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Globe Investor Investment manager Mackenzie fined for its mutual-fund sales practices

Investment fund manager Mackenzie Financial Corp. has agreed to pay a $900,000 administrative penalty and $150,000 in investigation costs as regulators voice concerns surrounding their mutual-fund sales practices.

A subsidiary of fund giant Power Financial Corp., Mackenzie investments manages more than $127.2-billion in assets – with the majority of their financial products being sold to investors through financial advisers.

Earlier this week, the Ontario Securities Commission (OSC) issued a statement of allegations regarding the mutual-fund sales practices found at Mackenzie. Under Ontario securities law, fund companies are allowed to provide only benefits that are promotional in nature and of minimal value.

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The OSC is alleging that between May, 2014, and October, 2017, Mackenzie permitted excessive spending on mutual-fund representatives for promotional activities and gifts. During that time, financial advisers attended golf trips that ranged from $830 to $1,149 per adviser. In one such trip to Bermuda in 2013, the cost was $565-$730 a day, for each adviser.

In addition, between November, 2014, and May, 2017, the fund manager provided excessive non-monetary benefits to advisers during six conferences, in amounts that did not comply with allowable limits.

Other activities paid by the fund company for advisers included ski trips, Raptor playoff games, National Hockey League games, Toronto Blue Jays games and concert tickets to A-list shows featuring artists such as Madonna, Metallica and Imagine Dragons.

Mackenzie also acknowledged that it failed to maintain adequate compliance controls. In a sales compliance guideline introduced in December, 2014, the firm permitted financial contributions to non-educational participating dealer events, which are not permitted under securities law National Instrument 81-105. Form September, 2015, to December, 2017, Mackenzie admitted to making financial contributions to such dealer events.

“We take this matter seriously and continue to enhance our sales-practice policies and controls,” Mackenzie said in a statement. “Sales practices is an important issue for the investment fund industry, and we are committed to working collaboratively with regulators and other industry participants to meet all legal requirements and regulatory expectations.”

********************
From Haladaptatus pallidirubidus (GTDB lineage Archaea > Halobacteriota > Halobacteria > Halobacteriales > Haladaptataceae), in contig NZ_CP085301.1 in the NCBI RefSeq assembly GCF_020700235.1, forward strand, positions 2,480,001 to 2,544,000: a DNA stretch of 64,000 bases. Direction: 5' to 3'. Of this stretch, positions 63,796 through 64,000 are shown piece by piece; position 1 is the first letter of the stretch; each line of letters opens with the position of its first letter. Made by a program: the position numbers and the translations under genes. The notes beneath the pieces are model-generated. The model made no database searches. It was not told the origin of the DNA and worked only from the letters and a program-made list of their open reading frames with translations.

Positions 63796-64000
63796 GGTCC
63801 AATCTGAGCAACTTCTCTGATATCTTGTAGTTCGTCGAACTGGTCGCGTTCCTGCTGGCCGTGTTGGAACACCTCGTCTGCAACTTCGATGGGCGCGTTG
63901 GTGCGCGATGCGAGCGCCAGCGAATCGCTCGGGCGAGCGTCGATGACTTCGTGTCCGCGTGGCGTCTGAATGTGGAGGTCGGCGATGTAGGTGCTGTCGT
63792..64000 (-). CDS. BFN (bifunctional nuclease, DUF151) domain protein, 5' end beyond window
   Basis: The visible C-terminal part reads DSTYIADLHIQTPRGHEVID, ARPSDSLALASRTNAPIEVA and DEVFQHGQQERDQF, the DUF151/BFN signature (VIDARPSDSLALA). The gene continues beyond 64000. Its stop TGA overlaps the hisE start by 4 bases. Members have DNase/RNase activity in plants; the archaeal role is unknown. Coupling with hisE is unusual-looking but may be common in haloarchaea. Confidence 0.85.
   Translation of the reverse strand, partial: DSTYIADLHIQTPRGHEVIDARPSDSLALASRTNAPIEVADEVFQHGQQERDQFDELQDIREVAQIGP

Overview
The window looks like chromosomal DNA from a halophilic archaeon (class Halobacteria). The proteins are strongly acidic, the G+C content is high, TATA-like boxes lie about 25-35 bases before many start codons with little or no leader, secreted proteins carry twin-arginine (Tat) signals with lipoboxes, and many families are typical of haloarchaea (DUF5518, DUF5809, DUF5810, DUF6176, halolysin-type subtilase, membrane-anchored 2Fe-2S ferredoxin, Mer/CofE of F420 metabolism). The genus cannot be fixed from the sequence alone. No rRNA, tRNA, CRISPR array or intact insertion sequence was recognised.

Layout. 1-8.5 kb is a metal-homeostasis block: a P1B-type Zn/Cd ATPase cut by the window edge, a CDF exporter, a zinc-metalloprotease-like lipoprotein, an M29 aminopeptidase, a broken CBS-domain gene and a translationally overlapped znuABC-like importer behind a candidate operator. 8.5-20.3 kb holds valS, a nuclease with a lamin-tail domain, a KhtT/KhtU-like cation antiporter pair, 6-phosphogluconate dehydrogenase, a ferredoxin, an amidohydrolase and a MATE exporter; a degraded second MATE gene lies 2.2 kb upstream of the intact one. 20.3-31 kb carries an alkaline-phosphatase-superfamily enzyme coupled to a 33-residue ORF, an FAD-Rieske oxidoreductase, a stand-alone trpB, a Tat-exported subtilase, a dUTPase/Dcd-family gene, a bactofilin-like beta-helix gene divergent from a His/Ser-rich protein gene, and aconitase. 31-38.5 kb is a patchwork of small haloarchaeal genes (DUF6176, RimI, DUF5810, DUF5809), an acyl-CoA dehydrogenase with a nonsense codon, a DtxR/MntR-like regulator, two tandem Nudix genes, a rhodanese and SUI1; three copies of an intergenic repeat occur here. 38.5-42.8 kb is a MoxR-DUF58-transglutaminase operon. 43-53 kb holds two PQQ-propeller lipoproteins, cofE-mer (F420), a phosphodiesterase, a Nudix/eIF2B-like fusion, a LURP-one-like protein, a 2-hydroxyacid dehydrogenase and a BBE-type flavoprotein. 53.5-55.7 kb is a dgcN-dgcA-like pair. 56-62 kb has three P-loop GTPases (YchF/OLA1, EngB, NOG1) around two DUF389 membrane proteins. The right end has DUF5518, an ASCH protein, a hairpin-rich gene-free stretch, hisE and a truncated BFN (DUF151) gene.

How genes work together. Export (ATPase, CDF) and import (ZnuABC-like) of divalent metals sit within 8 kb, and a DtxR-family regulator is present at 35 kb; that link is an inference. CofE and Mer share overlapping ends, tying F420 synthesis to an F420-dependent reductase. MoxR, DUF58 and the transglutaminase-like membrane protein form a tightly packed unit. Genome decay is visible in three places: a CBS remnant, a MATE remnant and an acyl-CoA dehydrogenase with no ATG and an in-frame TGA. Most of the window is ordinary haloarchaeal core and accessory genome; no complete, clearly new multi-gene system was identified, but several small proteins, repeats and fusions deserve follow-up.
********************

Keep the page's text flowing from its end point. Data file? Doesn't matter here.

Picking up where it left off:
Regulators have been cracking down on elaborate sales tactics that could persuade a financial adviser to choose one investment product over another.

Last April, Sentry Investments Inc. was ordered to pay a $1.5-million administrative penalty and $150,000 in investigation costs; while its former chief executive agreed to a series of reprimands in a first-of-its-kind settlement by the OSC.

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The settlement followed a multiyear investigation into sales practices at the Toronto-based independent mutual-fund company, including conferences where lavish gifts were handed out to attendees such as bottles of Dom Pérignon champagne, Tiffany and Co. necklaces for female reps and engraved sterling-silver cufflinks for male representatives.

Sentry also allegedly hosted a number of elaborate parties and dinners for representatives at the sales conference that featured open bars, flapper dancers, a cigar bar and fortune-tellers.

In a research note released by Desjardins Capital Markets this week, research analysts found the Mackenzie allegations to have a slightly negative impact to its parent company overall, commenting on similarities to the Sentry case and indicating that a similar penalty would be manageable from a financial perspective.

“In terms of net flows read-through, we have not seen any impact (Mackenzie has had $400-million in net mutual-fund inflows since October 2017); however, we will monitor this closely near-term. Nonetheless, there could be a sentiment hit, in our view,” said analysts in the note.

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